Dansranbilegiin Dogsom

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Dansranbilegiin Dogsom
Дансранбилэгийн Догсом
DansranbilegiinDogsom.jpg
7th Chairman of the Presidium of the State Little Khural
In office
22 March 1936 – 9 July 1939
Preceded by Anandyn Amar
Succeeded by Gonchigiin Bumtsend
Personal details
Born 1884
Dalai van khoshuu, Setsen khan aimag (Bayan-Ovoo sum, Khentii)
Died July 27, 1941(1941-07-27)
Political party Mongolian People's Revolutionary Party

Dansranbilegiin Dogsom (Mongolian: Дансранбилэгийн Догсом, 1884 - July 27, 1941) was a prominent Mongolian revolutionary leader and post-Revolution political figure in Mongolian People's Republic. He served as Chairman of the Presidium of the State Little Khural (titular head of state) of the Mongolian People's Republic from 1936 until he was purged in 1939.

Early life and career[edit]

Dogsom was born in 1884 in present day Bayan-Ovoo district of Khentii Province. Literate at an early age, he first worked as a scribe in his district and provincial assemblies, and then at the ministry of finance during the Bogd Khaanate. In 1915 he participated as a scribe in negotiations that led to the Treaty of Kyakhta.

Outer Mongolian revolution of 1921[edit]

In 1919 Dogsom joined the revolutionary resistance group Züün Khüree (East Khüree), which counted Soliin Danzan and Damdin Sükhbaatar among its members. On June 25, 1920,[1] Züün Khüree merged with the Konsulyn Denj group (Dambyn Chagdarjav, Darizavyn Losol, Khorloogiin Choibalsan, and Dogsomyn Bodoo)[2] to become the Mongolian People’s Party (MPP), later renamed the Mongolian People's Revolutionary Party (MPRP) in 1924. He was one of seven original revolutionaries, "the first seven", to travel to the Soviet Russia in 1920 to establish first contacts with the Bolsheviks and seek assistance with their revolutionary struggle. In advance of the revolution, Dogsom and Bodoo returned to Khüree, where they worked to enlarge the party's membership and form an army.[3]

After the Outer Mongolian Revolution of 1921 Dogsom held a series of positions within the revolutionary government including in the Ministry of Internal Affairs, the Ministry of War, the MPP Central Committee, and the Economic Council. He was a counselor in the border districts of Khovd Province (1924-1926), First Secretary at the Mongolian Embassy in Moscow (1926-1927), again counselor at Altanbulag (1928-1929), Director of the Revolutionary Museum and Mayor of Ulaanbaatar from 1930 to 1932, and then Mongolia's representative to Tuvan People's Republic from 1933 to 1934. In February–March 1936, Dogsom was elected to the Presidium (or Politburo) of the MPRP Central Committee and concurrently as Chairman of the Little Khural, making him titular head of state.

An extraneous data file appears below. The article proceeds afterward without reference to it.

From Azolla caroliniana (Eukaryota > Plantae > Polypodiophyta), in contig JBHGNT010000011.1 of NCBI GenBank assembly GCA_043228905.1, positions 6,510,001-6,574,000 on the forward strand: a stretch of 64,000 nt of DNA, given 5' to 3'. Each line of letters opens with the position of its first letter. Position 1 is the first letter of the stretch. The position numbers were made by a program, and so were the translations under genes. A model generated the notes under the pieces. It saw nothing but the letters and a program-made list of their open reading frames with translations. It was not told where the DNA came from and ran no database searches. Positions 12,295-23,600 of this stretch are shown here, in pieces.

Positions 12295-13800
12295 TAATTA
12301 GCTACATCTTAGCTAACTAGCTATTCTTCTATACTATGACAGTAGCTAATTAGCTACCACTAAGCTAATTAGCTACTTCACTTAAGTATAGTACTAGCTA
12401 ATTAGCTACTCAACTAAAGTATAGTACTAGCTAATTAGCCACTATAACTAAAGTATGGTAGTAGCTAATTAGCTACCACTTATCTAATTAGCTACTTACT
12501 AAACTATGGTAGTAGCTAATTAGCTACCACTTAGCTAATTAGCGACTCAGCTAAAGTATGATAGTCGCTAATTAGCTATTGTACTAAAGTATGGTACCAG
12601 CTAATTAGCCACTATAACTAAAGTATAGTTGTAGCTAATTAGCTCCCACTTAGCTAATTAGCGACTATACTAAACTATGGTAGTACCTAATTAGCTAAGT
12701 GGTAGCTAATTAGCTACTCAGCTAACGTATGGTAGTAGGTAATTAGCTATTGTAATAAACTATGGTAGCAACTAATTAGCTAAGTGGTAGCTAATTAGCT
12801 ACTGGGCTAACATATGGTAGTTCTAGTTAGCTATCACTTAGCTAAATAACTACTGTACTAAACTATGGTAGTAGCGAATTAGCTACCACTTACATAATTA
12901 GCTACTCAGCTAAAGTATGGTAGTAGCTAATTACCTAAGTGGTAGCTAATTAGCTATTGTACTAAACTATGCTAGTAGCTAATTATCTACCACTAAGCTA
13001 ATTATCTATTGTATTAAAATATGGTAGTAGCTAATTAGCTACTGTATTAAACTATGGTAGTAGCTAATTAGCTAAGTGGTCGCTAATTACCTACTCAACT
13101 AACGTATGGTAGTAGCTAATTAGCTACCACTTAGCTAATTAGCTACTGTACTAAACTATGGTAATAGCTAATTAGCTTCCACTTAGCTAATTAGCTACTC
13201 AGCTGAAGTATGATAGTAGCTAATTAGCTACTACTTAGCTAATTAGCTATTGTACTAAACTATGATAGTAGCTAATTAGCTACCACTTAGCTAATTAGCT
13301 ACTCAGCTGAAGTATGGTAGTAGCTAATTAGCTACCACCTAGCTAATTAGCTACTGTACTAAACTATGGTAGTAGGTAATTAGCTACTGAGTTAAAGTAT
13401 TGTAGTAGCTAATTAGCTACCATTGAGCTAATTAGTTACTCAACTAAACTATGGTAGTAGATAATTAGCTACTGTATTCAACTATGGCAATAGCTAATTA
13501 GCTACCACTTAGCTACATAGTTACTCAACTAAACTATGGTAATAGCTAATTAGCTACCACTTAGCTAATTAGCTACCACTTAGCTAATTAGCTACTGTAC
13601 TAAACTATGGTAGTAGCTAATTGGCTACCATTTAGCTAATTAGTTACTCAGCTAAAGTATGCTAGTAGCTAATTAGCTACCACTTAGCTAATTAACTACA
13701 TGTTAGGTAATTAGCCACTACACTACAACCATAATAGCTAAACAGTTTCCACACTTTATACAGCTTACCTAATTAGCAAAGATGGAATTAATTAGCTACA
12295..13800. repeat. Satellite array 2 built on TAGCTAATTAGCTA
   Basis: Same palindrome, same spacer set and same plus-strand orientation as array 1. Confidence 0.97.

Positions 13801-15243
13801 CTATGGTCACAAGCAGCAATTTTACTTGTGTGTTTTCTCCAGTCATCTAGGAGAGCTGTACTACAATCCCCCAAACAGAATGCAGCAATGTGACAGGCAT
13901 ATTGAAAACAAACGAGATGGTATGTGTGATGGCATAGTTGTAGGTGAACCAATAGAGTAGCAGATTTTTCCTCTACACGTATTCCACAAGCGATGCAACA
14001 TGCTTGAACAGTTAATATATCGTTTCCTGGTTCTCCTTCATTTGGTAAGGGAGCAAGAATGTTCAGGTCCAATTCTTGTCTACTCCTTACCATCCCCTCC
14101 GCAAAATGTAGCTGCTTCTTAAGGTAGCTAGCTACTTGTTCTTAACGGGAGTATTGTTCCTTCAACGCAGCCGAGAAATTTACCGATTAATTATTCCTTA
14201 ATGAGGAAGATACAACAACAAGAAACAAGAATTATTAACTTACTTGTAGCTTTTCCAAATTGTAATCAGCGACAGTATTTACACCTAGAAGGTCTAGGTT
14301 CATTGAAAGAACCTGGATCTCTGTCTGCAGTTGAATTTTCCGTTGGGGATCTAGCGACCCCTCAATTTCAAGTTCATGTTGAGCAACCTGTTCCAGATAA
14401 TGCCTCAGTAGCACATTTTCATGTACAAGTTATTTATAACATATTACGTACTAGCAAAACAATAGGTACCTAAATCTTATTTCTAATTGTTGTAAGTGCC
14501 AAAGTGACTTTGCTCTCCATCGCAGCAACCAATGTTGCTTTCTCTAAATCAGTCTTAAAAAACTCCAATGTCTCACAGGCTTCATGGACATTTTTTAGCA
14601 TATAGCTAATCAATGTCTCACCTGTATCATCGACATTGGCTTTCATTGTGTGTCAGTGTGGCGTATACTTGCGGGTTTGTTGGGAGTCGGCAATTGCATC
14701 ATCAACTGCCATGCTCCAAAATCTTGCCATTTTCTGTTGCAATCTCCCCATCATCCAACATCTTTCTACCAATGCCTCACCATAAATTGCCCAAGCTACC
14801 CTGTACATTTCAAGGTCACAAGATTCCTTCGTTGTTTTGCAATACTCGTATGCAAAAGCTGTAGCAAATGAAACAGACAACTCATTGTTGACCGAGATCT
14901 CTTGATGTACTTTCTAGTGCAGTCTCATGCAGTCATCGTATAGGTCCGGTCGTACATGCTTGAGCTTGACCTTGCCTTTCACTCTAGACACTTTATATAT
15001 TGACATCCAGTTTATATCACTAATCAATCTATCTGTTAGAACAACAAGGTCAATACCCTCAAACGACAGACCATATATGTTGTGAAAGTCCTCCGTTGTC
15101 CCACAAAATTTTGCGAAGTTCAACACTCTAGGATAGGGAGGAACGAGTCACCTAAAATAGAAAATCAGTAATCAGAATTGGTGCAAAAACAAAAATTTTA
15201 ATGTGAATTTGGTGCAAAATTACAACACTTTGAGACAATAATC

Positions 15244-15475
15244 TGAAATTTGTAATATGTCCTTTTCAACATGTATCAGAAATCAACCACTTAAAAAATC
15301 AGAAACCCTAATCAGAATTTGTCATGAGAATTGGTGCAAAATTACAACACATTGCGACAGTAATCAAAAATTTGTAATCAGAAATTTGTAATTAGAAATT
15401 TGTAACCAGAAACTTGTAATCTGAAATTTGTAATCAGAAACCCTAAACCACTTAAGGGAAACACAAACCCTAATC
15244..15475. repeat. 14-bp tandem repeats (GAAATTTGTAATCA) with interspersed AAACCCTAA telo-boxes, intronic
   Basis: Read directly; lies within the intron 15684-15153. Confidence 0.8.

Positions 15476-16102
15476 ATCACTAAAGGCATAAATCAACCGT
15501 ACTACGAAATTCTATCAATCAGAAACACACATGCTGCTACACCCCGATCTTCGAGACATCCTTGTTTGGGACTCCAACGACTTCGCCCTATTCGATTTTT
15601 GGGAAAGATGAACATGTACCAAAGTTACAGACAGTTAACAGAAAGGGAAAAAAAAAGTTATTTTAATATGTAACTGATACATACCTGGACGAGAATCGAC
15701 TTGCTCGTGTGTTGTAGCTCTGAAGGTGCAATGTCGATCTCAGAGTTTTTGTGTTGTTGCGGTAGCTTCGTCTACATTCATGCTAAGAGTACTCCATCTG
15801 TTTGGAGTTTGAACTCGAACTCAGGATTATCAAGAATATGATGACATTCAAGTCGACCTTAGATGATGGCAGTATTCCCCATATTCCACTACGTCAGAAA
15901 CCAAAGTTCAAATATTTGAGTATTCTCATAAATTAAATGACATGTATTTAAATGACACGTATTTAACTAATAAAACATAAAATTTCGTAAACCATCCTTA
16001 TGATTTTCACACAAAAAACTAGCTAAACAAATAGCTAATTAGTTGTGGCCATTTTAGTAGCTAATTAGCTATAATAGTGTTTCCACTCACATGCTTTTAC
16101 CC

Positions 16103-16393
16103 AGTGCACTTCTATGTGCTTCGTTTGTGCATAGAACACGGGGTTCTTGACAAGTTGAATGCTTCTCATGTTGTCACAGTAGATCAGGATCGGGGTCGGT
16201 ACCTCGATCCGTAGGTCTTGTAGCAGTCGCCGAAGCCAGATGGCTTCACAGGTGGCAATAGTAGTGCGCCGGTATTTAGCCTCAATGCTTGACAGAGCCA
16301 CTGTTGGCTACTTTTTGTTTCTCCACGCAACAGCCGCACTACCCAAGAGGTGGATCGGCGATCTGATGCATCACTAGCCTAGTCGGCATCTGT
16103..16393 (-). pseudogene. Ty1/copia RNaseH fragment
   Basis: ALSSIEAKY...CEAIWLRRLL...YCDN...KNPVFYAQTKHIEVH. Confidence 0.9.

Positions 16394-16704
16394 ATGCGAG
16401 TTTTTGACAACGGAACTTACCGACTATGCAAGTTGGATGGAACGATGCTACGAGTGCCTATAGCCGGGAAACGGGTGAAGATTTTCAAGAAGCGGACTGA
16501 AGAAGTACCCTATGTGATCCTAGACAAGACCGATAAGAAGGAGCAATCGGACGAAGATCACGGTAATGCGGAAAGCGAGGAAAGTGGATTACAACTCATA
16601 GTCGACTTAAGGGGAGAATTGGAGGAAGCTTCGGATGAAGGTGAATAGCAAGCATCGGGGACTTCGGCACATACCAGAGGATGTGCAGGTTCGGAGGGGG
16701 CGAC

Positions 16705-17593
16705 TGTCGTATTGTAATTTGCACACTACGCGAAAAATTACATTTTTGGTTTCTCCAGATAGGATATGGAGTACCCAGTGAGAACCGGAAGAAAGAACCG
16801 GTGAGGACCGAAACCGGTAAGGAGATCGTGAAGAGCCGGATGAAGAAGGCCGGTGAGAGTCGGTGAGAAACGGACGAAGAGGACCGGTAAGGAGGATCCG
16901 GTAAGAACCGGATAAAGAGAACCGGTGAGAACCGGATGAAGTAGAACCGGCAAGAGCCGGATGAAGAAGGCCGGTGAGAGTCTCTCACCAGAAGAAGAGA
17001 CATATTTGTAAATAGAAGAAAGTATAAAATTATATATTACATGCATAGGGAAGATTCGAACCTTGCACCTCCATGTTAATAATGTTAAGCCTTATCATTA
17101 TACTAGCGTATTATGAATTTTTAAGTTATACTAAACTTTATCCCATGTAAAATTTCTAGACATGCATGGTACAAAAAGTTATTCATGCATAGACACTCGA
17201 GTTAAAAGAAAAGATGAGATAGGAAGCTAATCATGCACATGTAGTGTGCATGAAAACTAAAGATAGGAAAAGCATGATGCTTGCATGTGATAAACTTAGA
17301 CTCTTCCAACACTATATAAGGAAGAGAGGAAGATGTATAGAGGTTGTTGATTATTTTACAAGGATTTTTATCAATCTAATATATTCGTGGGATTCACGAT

Purge[edit]

Shortly after becoming Chairman of the Little Khural in 1936, Dogsom and Prime Minister Anandyn Amar aggravated Interior Minister Choibalsan and Moscow alike when they pardoned prisoners implicated in the Lkhümbe spy ring case in honor of the fifteenth anniversary of the revolution. Dogsom's enemies, particularly Choibalsan, used the event to connect him to the fictitious spy ring and accuse him of being in league with Japanese imperialists.[4] In July 1939 as the Stalinist repressions in Mongolia drew to a close, Choibalsan arranged the arrest of Dogsom and Darizavyn Losol on charges of counterrevolution. Besides Choibalsan himself, the two were the last remaining members of the original "First Seven" founders of the MPP. He was sent to Moscow and tried on July 8, 1941 under Soviet authorities. He was executed on July 27 of the same year.

Dogsom was rehabilitated and reinstated as a party member according to a proclamation of the Rehabilitation Commission made in January 25, 1967

Notes[edit]

  1. ^ Kh. Choibalsan, D. Losol, D. Demid, Mongolyn ardyn ündesnii khuv'sgal ankh üüseg baiguulagdsan tovch tüükh [A short history of the Mongolian revolution] (Ulaanbaatar, 1934), v. 1, p. 56.
  2. ^ Bawden, C.R. (1989). The Modern History of Mongolia. London: Kegan Paul International Ltd. p. 206. ISBN 0-7103-0326-2. 
  3. ^ Sanders, Alan J. K. (2010). Historical Dictionary of Mongolia. Lanham: Scarecrow Press. p. 216. ISBN 0-8108-3077-9. 
  4. ^ Baabar (1999). History of Mongolia. Cambridge: Monsudar Publishing. p. 354. ISBN 9992900385. 

References[edit]

Preceded by
Anandyn Amar
Head of state of Mongolia
March 22, 1936 - July 9, 1939
Succeeded by
Gonchigiin Bumtsend